Although the idea of establishing a book distribution/publishing house came out of the magazine, it was not really connected to this representative focus Sascha had for the magazine. He states that, “It was more like another project back then where I could bring in my knowledge of running a small online shop knowing how to distribute the magazine and my contacts I made during the years of publishing it.”

Steffen also suggests that, “The idea was to combine several good and well thought out publications in one shop instead of having them all in different small simple online ones. Back then (and it still to this day) it was common to create a shop like BigCartel, a very simple, easy to handle shop system, for each new publication someone did. We thought to build a proper online shop with more photos of the product and a deeper insight through the text (review-like) would be a good idea. At first for our own publications, but very soon we started listing other people’s publications we like as well.”

Their first effort was a photographic book on painted trains in Berlin with a different approach as the documentation style, as you can find in Sacha’s magazine for example. It was called Farbzüge (which might be best translated as “coloured trains.”

Although Sascha is more interested in old-school graffiti writing and writers, Steffen leans more toward new school graffiti practices. Regardless, both of them know what is happening with graffiti, not only in Berlin, but Germany and around the world, including who the players are, who is hot, who is active and who is inactive, the locations and the styles of the past, and which ones are emerging.

Sascha and Steffen have worked out an equitable division of labor. Sascha primarily takes care of writing advertising copy, including descriptions of books, proof-reading, order fulfillment. Steffen, on the other hand, supervises the website’s backend, conception and layout, the identification and implementation of new technologies, and methods to improve business processes. Both admit that order fulfillment, preparing new releases, maintenance of the website, and responding to inquiries eats up a large part of the day.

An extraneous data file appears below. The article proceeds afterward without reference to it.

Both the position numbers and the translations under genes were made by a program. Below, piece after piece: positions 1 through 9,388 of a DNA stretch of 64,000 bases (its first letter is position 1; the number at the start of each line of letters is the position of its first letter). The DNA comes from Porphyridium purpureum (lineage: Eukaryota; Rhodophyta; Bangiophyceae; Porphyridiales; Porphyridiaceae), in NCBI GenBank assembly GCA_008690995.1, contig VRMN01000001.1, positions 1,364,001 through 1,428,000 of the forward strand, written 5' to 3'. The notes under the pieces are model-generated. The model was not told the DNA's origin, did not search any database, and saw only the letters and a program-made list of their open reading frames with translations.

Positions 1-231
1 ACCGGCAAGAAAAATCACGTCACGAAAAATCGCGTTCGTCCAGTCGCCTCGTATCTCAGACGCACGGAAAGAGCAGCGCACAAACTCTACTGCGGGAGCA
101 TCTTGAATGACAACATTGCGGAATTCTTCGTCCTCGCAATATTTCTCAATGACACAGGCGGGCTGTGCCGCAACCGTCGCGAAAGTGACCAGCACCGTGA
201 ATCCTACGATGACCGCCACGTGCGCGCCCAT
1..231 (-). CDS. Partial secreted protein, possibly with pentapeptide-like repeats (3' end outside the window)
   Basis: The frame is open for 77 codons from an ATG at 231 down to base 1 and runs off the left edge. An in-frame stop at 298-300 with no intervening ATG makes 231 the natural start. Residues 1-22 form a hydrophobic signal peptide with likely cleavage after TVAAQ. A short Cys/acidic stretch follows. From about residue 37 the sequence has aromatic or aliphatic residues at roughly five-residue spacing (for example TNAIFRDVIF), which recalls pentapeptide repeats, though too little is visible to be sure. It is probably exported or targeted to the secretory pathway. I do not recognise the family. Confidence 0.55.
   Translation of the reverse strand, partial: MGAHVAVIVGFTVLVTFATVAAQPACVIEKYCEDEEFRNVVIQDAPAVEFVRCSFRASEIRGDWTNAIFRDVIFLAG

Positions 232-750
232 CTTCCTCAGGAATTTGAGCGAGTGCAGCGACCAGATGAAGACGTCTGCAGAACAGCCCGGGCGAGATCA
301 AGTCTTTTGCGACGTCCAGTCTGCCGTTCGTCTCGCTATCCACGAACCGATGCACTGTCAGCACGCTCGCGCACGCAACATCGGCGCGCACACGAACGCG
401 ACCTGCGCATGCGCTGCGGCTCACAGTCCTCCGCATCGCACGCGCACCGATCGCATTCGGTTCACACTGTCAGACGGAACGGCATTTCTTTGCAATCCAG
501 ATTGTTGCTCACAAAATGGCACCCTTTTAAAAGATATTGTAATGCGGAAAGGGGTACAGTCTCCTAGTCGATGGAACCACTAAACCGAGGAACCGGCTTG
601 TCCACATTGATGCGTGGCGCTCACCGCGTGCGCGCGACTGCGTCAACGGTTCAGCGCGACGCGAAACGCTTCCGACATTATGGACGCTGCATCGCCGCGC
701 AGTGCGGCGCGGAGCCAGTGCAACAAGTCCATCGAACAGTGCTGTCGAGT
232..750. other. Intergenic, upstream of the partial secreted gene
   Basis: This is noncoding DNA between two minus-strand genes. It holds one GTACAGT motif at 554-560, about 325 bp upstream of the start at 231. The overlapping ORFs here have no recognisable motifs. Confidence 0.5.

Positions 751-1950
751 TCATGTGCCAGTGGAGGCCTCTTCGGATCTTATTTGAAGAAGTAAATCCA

Meanwhile some times of the year that are busier than others. They are always very busy just before the UNLOCK book fair (an annual meeting where publishers meet and display their merchandise).

Typically Hitzerot tries to release one or more new books just before or at this venue. To these ends, they are presenting two new books at the UNLOCK book fair. The first one is Theorie des Style/Theory of Style which is a re-issue of the 1996 book of the same name. They are going to release the book in both English and in German versions.

The second one, in which Steffen is one of three co-authors/editors, is Daniel Weissbach aka COST aka DTagno, I features the work of the iconic German based graffiti writer and street artist (1976- 2020).

From the beginning, neither Sascha nor Steffen draw a salary out of the business. Instead they try to pump the profits back into the running of Hitzerot. That’s why both of them work half time in other jobs to be able to keep Hitzerot running.

Steffen admits that, “we could distribute or produce a lot more street art books, or ones about popular street artists like Banksy, or mainstream graffiti books, but we want to spend our time on books that focus on interesting graffiti and name writing. We want to pick the gold. We want to distribute titles that are hard to get. Hitzerot won’t be any good if we watered things down.”

In short, in addition to wanting to invest all their time into the business and not depend on part time jobs, they want to distribute the books that they like.

Some of their future plans include being more efficient in distributing books and magazines that would allow them to bring out more of their own titles as a publishing house.

Sascha states that, “most graff writers constantly read all the graffiti surrounding them, to see who’s up and who’s good. And publications and the ‘afterlife’ of graffiti as/on photographs and its publication are important parts of the whole graffiti game. Moreover graff writers would rather be famous (among fellow writers) than rich.” And that is why Sascha and Steffen see their roles not only as book distributors and publishers, but as curators and archivists too.

According to their website, they  “constantly kept our eyes open for interesting content and the most relevant titles. Our mission from day one has not changed: We are aiming to offer you the highest quality publications with a graffiti context out there.”